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© 2003 Prentice Hall Business PublishingMacroeconomics, 3/e Olivier Blanchard The Clinton-Greenspan Policy Mix Selected Macro Variables for the United States, Budget surplus (% of GDP) (minus sign = deficit) GDP growth (%) Interest rate (%)

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© 2003 Prentice Hall Business PublishingMacroeconomics, 3/e Olivier Blanchard The Clinton-Greenspan Policy Mix The appropriate combination of deficit reduction and monetary expansion can achieve a reduction in the deficit without adverse effects on output. Deficit Reduction and Monetary Expansion

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© 2003 Prentice Hall Business PublishingMacroeconomics, 3/e Olivier Blanchard German Unification and the German Monetary-Fiscal Tug of War Table 5-2 Selected Macro Variables for West Germany, GDP growth (%) Investment growth (%) Budget surplus (% of GDP) (minus sign = deficit) Interest rate (%)

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© 2003 Prentice Hall Business PublishingMacroeconomics, 3/e Olivier Blanchard German Unification and the German Monetary-Fiscal Tug of War The Monetary-Fiscal Policy Mix of Post- Unification Germany

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© 2003 Prentice Hall Business PublishingMacroeconomics, 3/e Olivier Blanchard Effects of Monetary and Fiscal Policy in the IS/LM Model Fiscal Policy Fiscal Policy Expansionary fiscal policy shifts the IS curve to the right Expansionary fiscal policy shifts the IS curve to the right Contractionary fiscal policy shifts the IS curve to the left Contractionary fiscal policy shifts the IS curve to the left Monetary Policy Monetary Policy Expansionary monetary policy shifts the LM curve to the right Expansionary monetary policy shifts the LM curve to the right Contractionary monetary policy shifts the LM curve to the left Contractionary monetary policy shifts the LM curve to the left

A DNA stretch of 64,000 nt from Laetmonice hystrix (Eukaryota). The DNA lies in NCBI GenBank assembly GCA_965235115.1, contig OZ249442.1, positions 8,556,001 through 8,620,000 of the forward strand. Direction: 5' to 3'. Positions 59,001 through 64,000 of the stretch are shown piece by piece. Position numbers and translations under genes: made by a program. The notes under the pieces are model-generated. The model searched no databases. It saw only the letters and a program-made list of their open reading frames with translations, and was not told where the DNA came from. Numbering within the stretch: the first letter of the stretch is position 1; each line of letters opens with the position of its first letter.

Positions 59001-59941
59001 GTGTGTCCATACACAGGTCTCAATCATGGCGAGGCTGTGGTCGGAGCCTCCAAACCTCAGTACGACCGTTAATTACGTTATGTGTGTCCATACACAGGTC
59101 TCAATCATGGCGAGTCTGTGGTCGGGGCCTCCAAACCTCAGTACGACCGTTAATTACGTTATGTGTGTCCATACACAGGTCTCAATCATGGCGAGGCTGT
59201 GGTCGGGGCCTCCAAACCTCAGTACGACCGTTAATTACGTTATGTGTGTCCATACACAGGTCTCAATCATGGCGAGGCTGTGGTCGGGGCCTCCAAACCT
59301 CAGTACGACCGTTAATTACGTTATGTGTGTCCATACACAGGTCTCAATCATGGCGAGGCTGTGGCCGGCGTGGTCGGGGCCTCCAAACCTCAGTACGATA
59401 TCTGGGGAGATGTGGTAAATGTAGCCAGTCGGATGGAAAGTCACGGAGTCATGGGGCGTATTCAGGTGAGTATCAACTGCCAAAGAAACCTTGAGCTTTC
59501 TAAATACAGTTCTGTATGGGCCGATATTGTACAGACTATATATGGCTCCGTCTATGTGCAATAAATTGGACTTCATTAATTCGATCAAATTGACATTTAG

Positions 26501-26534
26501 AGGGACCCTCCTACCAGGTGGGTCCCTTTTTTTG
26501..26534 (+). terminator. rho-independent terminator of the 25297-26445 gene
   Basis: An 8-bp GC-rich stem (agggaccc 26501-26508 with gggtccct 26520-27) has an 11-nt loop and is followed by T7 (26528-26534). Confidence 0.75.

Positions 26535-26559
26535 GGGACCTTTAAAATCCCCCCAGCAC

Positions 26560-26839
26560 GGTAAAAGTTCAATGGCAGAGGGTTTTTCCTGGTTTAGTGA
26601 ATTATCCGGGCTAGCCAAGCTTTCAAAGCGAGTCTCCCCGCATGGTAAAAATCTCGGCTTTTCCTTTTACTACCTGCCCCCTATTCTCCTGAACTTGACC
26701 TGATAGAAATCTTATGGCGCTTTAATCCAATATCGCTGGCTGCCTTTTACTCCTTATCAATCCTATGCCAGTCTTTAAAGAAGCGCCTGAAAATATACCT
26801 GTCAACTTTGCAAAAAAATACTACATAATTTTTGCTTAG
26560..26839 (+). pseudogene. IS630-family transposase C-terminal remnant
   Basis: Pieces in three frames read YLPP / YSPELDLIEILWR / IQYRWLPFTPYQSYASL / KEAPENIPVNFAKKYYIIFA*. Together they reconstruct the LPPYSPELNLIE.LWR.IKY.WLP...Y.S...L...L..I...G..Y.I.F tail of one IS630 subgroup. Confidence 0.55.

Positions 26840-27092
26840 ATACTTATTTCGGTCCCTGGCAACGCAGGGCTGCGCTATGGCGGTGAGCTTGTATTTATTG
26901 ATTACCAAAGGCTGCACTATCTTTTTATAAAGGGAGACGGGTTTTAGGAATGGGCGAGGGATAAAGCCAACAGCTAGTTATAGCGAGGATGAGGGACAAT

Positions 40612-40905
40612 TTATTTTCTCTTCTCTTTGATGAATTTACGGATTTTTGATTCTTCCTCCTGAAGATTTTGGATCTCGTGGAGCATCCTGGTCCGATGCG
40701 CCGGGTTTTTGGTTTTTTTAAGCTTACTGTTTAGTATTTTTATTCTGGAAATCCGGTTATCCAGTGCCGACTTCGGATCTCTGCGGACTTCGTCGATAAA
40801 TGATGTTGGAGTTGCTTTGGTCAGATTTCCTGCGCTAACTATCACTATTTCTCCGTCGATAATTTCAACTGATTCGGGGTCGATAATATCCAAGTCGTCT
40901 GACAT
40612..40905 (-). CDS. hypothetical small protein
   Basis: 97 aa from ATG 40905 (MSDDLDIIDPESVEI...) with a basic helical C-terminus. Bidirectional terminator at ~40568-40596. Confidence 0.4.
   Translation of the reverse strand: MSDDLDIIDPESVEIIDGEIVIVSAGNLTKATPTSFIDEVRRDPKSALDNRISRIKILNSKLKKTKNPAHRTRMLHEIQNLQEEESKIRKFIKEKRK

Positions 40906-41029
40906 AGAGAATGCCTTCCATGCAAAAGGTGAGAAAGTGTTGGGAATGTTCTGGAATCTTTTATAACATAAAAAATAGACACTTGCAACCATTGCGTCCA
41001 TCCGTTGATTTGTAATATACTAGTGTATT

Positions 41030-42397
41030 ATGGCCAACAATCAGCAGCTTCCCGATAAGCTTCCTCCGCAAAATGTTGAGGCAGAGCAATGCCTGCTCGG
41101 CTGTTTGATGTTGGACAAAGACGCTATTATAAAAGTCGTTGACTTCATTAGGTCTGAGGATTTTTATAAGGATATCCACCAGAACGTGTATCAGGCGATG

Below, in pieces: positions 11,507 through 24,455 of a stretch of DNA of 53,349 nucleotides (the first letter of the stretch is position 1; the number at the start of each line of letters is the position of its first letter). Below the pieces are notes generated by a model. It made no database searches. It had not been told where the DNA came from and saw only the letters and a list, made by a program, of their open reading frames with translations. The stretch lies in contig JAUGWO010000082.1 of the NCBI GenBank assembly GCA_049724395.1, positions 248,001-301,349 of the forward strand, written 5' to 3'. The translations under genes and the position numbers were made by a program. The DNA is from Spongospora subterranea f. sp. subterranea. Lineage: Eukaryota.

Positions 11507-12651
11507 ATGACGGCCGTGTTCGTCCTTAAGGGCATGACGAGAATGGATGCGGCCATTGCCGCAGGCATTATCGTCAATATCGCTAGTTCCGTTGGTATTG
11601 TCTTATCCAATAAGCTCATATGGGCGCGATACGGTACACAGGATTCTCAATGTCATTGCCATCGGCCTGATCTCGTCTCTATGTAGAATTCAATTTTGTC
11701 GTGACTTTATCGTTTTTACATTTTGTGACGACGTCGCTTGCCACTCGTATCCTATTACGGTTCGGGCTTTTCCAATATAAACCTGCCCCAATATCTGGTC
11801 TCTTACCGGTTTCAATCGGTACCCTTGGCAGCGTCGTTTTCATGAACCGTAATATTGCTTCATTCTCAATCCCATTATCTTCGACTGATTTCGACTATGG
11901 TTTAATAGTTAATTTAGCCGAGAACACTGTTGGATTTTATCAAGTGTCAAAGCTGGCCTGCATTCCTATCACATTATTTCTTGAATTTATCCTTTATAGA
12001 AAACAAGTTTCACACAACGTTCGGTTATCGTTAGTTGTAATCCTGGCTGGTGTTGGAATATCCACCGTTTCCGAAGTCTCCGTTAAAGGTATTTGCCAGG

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© 2003 Prentice Hall Business PublishingMacroeconomics, 3/e Olivier Blanchard Fiscal Policy and Crowding Out When government expenditures increase, output and income begin to increase. When government expenditures increase, output and income begin to increase. The increase in income increases the demand for money. The increase in income increases the demand for money. The increase in money demand increases the interest rate. The increase in money demand increases the interest rate. Higher interest rates cause a decrease in investment, offsetting some of the expansionary effect of the increase in government spending. Higher interest rates cause a decrease in investment, offsetting some of the expansionary effect of the increase in government spending.

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© 2003 Prentice Hall Business PublishingMacroeconomics, 3/e Olivier Blanchard Partial Crowding Out 1. Lets assume if government spending increases by $500, IS increases by $1000. $6600 IS 0 LM Real Interest Rate (%) Aggregate Output IS 1 $1000 4% $6000 5% $ The increase in income increases money demand which increases interest rates from 4% to 5%. 3. The increase in the interest rate causes a decrease in investment so that the increase in income is only $600, less that the full multiplier effect.

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© 2003 Prentice Hall Business PublishingMacroeconomics, 3/e Olivier Blanchard Full Crowding Out 1. Again government spending increases by $500, and the IS increases by $ If the demand for money is totally insensitive to the interest rate, the interest rate increases from 4% to 9%. 3. The increase in the interest rate causes a decrease in investment that completely offsets the increase in government spending. IS 0 LM Real Interest Rate (%) Aggregate Output IS 1 $1000 4% $6000 9% $7000

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© 2003 Prentice Hall Business PublishingMacroeconomics, 3/e Olivier Blanchard Ineffective Fiscal Policy When complete crowding out occurs, fiscal policy is ineffective, changing only interest rates, not output. When complete crowding out occurs, fiscal policy is ineffective, changing only interest rates, not output. Crowding out is greater if: Crowding out is greater if: Money demand is very sensitive to income changes Money demand is very sensitive to income changes Money demand is not very sensitive to interest rate changes Money demand is not very sensitive to interest rate changes

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© 2003 Prentice Hall Business PublishingMacroeconomics, 3/e Olivier Blanchard Monetary Policy in the IS/LM Model In a liquidity trap, increases in the money supply do not decrease interest rates, so investment and output do not increase. The CB increases the money supply which decreases interest rates and increases investment and output. Y1Y1 IS LM 0 Real Interest Rate (%) Aggregate Output Y0Y0 r0r0 r1r1 LM 1 IS LM 0 Real Interest Rate (%) Aggregate Output Y0Y0 r0r0 LM 1